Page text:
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olivier dot begassat dot cours at gmail dot com


Nov
21
comment Removing a open set from a finite open covering of a Normal space.
I don't know whether the statement is true or not.
Nov
21
comment Removing a open set from a finite open covering of a Normal space.
You will have to look for non-metrizable counter examples.
Nov
21
comment Removing a open set from a finite open covering of a Normal space.
You are asking whether an open subset of a normal space is still normal...
Nov
18
comment Another question in Bott-Tu.
Could you add the relevant details for those of us who don't have the reference handy? What is $\pi$?
Nov
17
comment Adjoint Operator of a Compact Operator
Take the time to write down an answer!
Nov
17
comment Adjoint Operator of a Compact Operator
What is the adjoint of $P_nT-T$?
Nov
17
comment Adjoint Operator of a Compact Operator
Hint: $P_n^*=P_n$.
Nov
17
comment Adjoint Operator of a Compact Operator
Are you working with Hilbert spaces? If so, you should include this hypothesis in your question.
Nov
17
answered Aut$(K/F)$ permutes roots of polynomial.
Nov
13
comment Showing $\det(I_E+f)=\sum_{p=0}^{n}\mathrm{tr}(f^p)$ where $f^p:Λ^{p}(E) \to Λ^{p}(E)$ and $f:E\to E$
You can prove this identity directly, using the matrix of $f$ relative to some basis of $E$ and explicit calculations. Or, if you are working over some real or complex vector space, you could first prove the formula on diagonalisable complex linear mappings, and conclude by density that the formula holds true for all complex linear mappings (and hence for all real linear mappings if you work over $\Bbb R$.
Nov
13
comment Showing $\det(I_E+f)=\sum_{p=0}^{n}\mathrm{tr}(f^p)$ where $f^p:Λ^{p}(E) \to Λ^{p}(E)$ and $f:E\to E$
What have you tried? BTW, this is purely linear algebra, and multilinear algebra. Differential geometry has nothing to do with this.
Nov
13
reviewed Reject suggested edit on $(n-1)$-alternative tensor on E are decomposable
Nov
13
comment How to submit a conjecture for review?
If you can back the conjecture up by a substantial amount of calculations, why not post it on MO or MSE, possibly under your real name, along with the data? If this came up while investigating a well-known conjecture, chances are your conjecture already exists, which doesn't demean it in any way, to the contrary, or has already been solved, or the claim can easily be debunked, or is a worthwhile new problem. In any case, I think everybody would benefit from this approach.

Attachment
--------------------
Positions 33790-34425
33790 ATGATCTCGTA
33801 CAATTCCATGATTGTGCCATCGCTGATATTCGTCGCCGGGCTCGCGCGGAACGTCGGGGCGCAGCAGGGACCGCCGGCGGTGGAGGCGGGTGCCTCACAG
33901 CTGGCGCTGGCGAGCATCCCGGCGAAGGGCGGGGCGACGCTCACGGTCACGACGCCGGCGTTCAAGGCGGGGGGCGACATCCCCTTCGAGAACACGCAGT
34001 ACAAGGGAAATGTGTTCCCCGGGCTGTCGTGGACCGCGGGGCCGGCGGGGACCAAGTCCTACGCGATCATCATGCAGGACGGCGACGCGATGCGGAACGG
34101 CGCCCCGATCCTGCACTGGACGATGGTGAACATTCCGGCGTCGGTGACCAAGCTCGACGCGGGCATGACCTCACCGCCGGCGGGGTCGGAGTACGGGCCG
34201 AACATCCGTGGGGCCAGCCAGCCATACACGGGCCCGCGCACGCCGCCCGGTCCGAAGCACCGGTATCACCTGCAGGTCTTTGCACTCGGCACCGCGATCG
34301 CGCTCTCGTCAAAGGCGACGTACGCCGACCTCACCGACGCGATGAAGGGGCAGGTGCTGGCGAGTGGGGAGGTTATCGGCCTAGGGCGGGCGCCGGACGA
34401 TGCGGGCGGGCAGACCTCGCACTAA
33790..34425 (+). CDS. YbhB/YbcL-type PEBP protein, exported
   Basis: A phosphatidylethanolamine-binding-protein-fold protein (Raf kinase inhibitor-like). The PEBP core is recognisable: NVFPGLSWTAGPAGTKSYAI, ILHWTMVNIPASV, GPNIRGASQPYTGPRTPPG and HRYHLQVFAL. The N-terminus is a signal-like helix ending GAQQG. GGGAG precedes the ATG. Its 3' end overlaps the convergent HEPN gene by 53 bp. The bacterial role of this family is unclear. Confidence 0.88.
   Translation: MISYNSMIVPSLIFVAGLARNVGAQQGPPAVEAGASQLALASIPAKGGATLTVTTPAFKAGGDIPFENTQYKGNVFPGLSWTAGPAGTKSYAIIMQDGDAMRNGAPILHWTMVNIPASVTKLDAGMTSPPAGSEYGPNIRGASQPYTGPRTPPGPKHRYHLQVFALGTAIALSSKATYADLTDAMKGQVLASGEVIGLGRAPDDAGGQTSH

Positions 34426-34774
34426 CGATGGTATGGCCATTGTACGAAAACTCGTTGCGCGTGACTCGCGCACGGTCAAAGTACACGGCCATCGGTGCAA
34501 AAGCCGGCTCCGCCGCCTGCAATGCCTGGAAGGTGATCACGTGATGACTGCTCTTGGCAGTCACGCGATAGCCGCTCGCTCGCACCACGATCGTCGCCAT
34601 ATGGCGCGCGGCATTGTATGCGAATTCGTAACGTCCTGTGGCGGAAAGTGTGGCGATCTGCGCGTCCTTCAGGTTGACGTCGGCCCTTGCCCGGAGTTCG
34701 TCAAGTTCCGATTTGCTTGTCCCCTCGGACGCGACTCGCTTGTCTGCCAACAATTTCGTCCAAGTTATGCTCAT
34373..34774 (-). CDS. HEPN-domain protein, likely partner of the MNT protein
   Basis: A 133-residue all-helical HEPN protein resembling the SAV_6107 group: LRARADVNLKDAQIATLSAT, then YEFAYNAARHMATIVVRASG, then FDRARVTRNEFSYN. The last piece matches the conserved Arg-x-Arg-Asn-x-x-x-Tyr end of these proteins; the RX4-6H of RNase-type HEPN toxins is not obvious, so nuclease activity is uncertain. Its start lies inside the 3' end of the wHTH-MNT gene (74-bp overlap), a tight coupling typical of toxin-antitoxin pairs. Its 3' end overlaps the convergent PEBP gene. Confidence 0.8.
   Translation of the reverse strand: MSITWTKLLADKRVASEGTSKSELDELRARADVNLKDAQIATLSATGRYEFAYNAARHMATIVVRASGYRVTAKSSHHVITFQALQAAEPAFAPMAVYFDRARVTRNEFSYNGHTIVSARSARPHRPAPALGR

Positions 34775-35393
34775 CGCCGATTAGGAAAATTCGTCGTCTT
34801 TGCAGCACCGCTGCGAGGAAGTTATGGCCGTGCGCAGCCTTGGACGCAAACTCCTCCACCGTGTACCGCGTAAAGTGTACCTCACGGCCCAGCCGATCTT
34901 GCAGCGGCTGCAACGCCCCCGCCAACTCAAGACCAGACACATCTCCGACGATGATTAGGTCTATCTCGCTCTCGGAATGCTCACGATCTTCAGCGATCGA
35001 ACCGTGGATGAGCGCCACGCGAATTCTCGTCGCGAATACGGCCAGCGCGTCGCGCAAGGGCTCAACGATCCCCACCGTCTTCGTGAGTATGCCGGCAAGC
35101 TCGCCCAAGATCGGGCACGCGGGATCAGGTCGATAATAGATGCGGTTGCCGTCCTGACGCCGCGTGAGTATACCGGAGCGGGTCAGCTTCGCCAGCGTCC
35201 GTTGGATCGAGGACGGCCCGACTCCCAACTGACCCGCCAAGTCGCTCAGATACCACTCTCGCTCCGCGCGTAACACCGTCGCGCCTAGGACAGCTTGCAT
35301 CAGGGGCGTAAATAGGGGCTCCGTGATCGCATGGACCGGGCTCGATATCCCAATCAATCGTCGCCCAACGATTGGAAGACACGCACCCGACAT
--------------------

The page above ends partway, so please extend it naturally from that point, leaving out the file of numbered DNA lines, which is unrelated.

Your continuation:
Nov
12
comment $(n-1)$-alternative tensor on E are decomposable
@JohnHughes Thanks : )
Nov
12
comment $(n-1)$-alternative tensor on E are decomposable
@mba ok, no problem. In my answer I use the standard convention, if that is confusing, I can add modifications to suit your choice of convention. What book are you using btw?
Nov
12
answered $(n-1)$-alternative tensor on E are decomposable
Nov
12
comment $(n-1)$-alternative tensor on E are decomposable
@mba Just be aware that your convention is unusual, just compare with the last sentence in this paragraph en.wikipedia.org/wiki/Exterior_algebra#Basis_and_dimension from the wikipedia article.
Nov
12
comment $(n-1)$-alternative tensor on E are decomposable
@mba There is something amiss in your question: either $\alpha\in\Lambda^{n-1}E^*$ or $\alpha\in\Lambda^{n-1}E$ and $\alpha_1,\dots,\alpha_{n-1}$ are acutally in $E$... As it stands, the question isn't correctly phrased. You are using a different convention from the standard one then, because $\Lambda^1 E\simeq E$ canonically in my book.
Nov
12
comment $(n-1)$-alternative tensor on E are decomposable
I think a star was missing, fixed it.
Nov
12
revised $(n-1)$-alternative tensor on E are decomposable
missing dual